The Weald & Downland Living Museum was launched in 1967 by a small group of enthusiasts led by the Museum's founder, the late Dr. J.R. Armstrong MBE. It opened to the public on 5 September 1970.
The principal aim of the founding group was to establish a centre that could rescue representative examples of vernacular buildings from the South East of England, and thereby to generate an increased public awareness and interest in the built environment.
The Museum's foundation coincided with a growing national interest in historic buildings and this general public interest has resulted in strong support for the Museum from its inception.
The Museum promotes the retention of buildings on their original sites unless there is no alternative, and we encourage an informed and sympathetic approach to their preservation and continuing use. Only a small number of representative buildings can be brought to the Museum for inclusion in the collection.
The Museum offers advice to people involved in the conservation of buildings. Where we cannot give advice ourselves, we will attempt to provide suitable contacts with other experts.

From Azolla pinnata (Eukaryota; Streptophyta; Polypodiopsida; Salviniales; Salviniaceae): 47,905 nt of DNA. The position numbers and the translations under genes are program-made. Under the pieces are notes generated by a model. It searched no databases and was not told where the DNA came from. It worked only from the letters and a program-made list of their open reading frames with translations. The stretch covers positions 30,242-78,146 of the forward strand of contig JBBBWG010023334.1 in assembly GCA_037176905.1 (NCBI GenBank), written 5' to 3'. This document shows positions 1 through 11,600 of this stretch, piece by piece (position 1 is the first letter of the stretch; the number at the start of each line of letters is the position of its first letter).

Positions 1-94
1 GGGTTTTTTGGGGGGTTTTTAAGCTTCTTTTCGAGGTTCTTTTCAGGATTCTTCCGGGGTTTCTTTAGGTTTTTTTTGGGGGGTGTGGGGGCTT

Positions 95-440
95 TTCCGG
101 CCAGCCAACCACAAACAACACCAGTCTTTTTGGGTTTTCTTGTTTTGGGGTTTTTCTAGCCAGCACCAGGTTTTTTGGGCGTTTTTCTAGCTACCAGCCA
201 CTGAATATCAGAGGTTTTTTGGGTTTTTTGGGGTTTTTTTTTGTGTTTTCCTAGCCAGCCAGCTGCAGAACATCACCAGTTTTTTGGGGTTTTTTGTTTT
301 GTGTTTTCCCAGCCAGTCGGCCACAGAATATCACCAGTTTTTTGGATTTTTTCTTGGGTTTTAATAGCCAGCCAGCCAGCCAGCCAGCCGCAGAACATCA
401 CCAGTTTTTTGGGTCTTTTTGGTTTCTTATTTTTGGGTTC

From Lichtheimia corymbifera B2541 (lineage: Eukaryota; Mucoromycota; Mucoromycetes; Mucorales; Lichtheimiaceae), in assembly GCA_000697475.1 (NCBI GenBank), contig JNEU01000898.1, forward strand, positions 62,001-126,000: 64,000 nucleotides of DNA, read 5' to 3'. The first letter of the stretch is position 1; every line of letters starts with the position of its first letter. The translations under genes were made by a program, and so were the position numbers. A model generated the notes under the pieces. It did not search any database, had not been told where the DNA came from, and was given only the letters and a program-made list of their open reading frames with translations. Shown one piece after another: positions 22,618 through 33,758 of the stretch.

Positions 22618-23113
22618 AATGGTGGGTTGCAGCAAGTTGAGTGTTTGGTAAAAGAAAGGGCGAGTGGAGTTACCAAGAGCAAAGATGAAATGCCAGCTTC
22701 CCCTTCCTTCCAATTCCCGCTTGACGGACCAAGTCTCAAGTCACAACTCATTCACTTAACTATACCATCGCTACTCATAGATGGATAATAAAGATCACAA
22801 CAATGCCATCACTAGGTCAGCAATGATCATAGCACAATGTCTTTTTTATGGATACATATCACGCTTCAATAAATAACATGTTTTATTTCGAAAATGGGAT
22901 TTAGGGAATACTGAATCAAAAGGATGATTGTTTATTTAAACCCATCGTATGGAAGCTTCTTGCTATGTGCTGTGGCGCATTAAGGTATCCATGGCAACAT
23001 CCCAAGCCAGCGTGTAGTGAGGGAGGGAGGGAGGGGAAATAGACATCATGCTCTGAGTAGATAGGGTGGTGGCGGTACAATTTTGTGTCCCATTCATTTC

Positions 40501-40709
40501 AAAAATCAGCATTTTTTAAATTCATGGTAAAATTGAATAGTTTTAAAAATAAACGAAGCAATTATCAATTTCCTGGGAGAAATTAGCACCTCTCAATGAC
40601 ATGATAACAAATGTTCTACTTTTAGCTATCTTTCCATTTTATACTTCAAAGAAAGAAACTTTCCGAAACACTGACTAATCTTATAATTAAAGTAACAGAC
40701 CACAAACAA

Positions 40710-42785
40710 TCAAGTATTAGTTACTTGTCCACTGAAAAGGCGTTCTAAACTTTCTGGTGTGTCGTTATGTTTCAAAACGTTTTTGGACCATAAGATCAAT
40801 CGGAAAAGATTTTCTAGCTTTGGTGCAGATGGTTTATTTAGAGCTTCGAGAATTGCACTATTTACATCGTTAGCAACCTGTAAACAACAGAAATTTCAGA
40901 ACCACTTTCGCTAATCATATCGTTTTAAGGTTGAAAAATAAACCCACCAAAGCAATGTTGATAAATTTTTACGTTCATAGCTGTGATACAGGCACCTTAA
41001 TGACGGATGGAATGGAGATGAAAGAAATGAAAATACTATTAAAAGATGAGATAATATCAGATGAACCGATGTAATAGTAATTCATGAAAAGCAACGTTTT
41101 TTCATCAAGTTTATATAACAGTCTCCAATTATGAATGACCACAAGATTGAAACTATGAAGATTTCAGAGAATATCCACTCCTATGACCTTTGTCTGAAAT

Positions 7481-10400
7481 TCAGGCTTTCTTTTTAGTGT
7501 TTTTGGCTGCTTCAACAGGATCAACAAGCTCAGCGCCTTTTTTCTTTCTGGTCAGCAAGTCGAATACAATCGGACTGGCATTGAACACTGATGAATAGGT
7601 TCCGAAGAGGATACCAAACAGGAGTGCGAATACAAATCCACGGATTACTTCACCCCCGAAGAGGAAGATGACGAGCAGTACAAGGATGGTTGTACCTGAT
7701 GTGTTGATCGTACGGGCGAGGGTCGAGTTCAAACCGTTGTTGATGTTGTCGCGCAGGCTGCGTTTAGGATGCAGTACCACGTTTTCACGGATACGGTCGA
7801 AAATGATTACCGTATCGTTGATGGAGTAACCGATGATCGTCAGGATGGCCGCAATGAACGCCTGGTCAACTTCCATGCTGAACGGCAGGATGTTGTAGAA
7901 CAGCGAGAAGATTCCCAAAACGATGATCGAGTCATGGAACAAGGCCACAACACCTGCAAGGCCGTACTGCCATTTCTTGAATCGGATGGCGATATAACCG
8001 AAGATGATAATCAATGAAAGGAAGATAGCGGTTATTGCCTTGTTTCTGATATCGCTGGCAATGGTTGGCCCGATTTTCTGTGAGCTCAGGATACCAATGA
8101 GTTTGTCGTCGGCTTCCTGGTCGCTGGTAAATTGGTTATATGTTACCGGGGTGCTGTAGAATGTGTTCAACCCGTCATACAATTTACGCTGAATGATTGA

As well as illustrating the history of original building styles and types, the Museum has good collections representing country crafts and industries, building trades and agriculture. Objects from these collections can be seen displayed in buildings on the site, and in the open access store in the basement of the Downland Gridshell.
The Museum is a Registered Charity. It receives no regular grants or subsidies. A large number of volunteers contribute to its daily running and many organisations have helped financially or in kind. If you would like to help, please contact the Museum Director.
We hope that you enjoy your visit, and that the Museum's exhibits will help you to understand the many old buildings still standing and in use in the villages and towns of this region